Tactic Talk – Maurizio Sarri’s system at Chelsea
Maurizio Sarri is the new epitome of making a team play in attractive fashion. His style of football at Napoli was something brilliant and reminded us of how the Pep Guardiolas and the yesteryear greats like Johan Cruyff used to play. It is a bit surprising that Sarri, who is Italian-born, learnt the art of playing “the beautiful football.”
No disrespect to the Italians though, it is just that they are quite different to what the Spainiards offers to the game. So, Sarri adopting the so-called “Spanish or Barcelona way” of playing is credit to him, and the players with which he implemented the system successfully at Naples.
Here we take a look at how the Italian team played under the enigmatic manager, and what Chelsea fans can expect to witness this season:
As shown in the above image, this is the starting formation of a team playing under Sarri. A unique thing to witness here is the way the midfield is set up. At Napoli, Jorginho played in that defensive midfield/anchorman role, dictating the tempo of the game. Allan generally played in the right central midfield position (RCM) and make a box-to-box run depending on the situation.
Meanwhile, the left-sided midfielder, who was Marek Hamsik, made the runs made by a second striker in possession. The two wide attacking forwards are narrow in possession, allowing the full-backs to have space on the outside. The central forward player is more of a false nine, linking up play and interchanging positions with wide players.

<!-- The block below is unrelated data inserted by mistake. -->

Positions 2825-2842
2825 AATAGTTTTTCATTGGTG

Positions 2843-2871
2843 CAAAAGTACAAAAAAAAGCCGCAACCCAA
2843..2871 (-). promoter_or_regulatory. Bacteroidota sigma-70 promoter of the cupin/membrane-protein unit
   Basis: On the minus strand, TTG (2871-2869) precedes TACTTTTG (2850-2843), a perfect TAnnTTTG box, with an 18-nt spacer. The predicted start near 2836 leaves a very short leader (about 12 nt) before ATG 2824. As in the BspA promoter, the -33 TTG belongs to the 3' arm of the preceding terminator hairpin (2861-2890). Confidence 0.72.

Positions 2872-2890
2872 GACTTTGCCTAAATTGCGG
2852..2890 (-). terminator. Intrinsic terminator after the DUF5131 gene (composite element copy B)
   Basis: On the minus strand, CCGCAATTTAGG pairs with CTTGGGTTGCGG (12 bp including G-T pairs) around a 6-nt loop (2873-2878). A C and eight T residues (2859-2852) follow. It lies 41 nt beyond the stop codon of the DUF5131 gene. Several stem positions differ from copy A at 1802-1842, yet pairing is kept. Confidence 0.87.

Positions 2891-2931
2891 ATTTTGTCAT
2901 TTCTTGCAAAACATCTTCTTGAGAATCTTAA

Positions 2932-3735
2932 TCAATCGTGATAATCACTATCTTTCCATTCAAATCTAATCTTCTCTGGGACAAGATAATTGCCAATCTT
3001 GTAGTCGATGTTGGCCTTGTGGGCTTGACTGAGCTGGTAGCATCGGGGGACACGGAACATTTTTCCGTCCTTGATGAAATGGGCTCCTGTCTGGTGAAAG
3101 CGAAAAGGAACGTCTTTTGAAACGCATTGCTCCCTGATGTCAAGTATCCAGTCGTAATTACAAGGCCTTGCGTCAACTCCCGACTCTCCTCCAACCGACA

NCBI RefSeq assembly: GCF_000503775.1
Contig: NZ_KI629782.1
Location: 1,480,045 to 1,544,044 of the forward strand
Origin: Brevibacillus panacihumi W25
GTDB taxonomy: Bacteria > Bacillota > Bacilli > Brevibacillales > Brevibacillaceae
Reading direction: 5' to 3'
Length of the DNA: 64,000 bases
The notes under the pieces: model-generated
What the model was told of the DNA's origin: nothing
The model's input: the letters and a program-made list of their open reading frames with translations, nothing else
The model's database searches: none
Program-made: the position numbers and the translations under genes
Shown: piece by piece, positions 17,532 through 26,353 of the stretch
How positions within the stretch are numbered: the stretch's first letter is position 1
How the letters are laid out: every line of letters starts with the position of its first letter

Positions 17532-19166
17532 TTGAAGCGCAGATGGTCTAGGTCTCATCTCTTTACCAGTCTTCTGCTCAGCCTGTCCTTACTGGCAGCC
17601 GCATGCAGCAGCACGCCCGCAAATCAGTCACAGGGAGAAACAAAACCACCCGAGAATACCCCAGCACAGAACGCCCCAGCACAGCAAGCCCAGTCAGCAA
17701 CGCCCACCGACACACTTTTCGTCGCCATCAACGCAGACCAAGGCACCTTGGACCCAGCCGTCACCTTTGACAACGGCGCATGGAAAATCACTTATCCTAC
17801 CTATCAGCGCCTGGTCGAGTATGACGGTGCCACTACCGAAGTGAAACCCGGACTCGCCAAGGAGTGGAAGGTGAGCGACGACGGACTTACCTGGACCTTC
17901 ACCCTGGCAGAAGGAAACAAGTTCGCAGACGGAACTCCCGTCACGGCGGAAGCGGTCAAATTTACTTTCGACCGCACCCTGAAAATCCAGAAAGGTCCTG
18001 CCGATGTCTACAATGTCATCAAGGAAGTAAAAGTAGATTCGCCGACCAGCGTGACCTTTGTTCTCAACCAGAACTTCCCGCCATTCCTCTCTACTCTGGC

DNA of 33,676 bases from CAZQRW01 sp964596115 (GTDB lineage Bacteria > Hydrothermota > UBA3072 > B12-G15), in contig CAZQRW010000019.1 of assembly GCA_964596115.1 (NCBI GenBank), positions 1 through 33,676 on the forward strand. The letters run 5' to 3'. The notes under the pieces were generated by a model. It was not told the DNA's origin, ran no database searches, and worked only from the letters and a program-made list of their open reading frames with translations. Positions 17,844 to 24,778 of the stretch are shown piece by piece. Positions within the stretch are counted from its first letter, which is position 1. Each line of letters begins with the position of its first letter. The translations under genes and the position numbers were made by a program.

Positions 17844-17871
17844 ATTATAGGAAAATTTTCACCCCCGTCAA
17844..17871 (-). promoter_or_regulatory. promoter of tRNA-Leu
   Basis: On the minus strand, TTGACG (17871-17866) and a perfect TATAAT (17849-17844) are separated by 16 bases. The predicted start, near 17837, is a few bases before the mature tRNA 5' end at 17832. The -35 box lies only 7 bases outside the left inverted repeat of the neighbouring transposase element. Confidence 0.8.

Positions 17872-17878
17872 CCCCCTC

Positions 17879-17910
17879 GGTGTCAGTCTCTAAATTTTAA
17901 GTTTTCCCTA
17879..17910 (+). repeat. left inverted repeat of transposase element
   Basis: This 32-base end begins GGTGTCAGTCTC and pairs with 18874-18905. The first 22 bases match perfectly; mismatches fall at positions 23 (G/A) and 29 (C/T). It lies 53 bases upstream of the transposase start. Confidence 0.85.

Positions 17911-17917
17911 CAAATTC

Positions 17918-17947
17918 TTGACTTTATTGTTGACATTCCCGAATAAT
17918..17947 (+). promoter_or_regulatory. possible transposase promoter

Now, here is something different to talk about, which is not very common – the change in formation while pressing higher up the pitch. The centre-forward is joined by either of the wide players (depending on which side the ball is being played), so that both of them combine to mark the opposition centre-backs.
Going by the above image, the left-forward is up there, making the formation 4-4-2 without the ball. In this situation, the left central midfielder has to cover the left-wing, pressing the right-back. It is quite distinctive and fascinating, to say the least.
The above image shows the defensive shape of a team under Sarri. The two wide forwards will track and be as close to the full-back as possible. The main forward will track back and join the midfield to man-mark the opposition defensive midfielder. The midfield three will be close together to make it tough for the creative players to find space.
In general, the defensive line will be high, squeezing up to not offer space in between the lines.
This is the general overview of what “Sarri-ball” is. Chelsea fans should be excited by the prospect of playing a brand of football which is completely opposite of what it has been for the past decade under the likes of Jose Mourinho and Antonio Conte.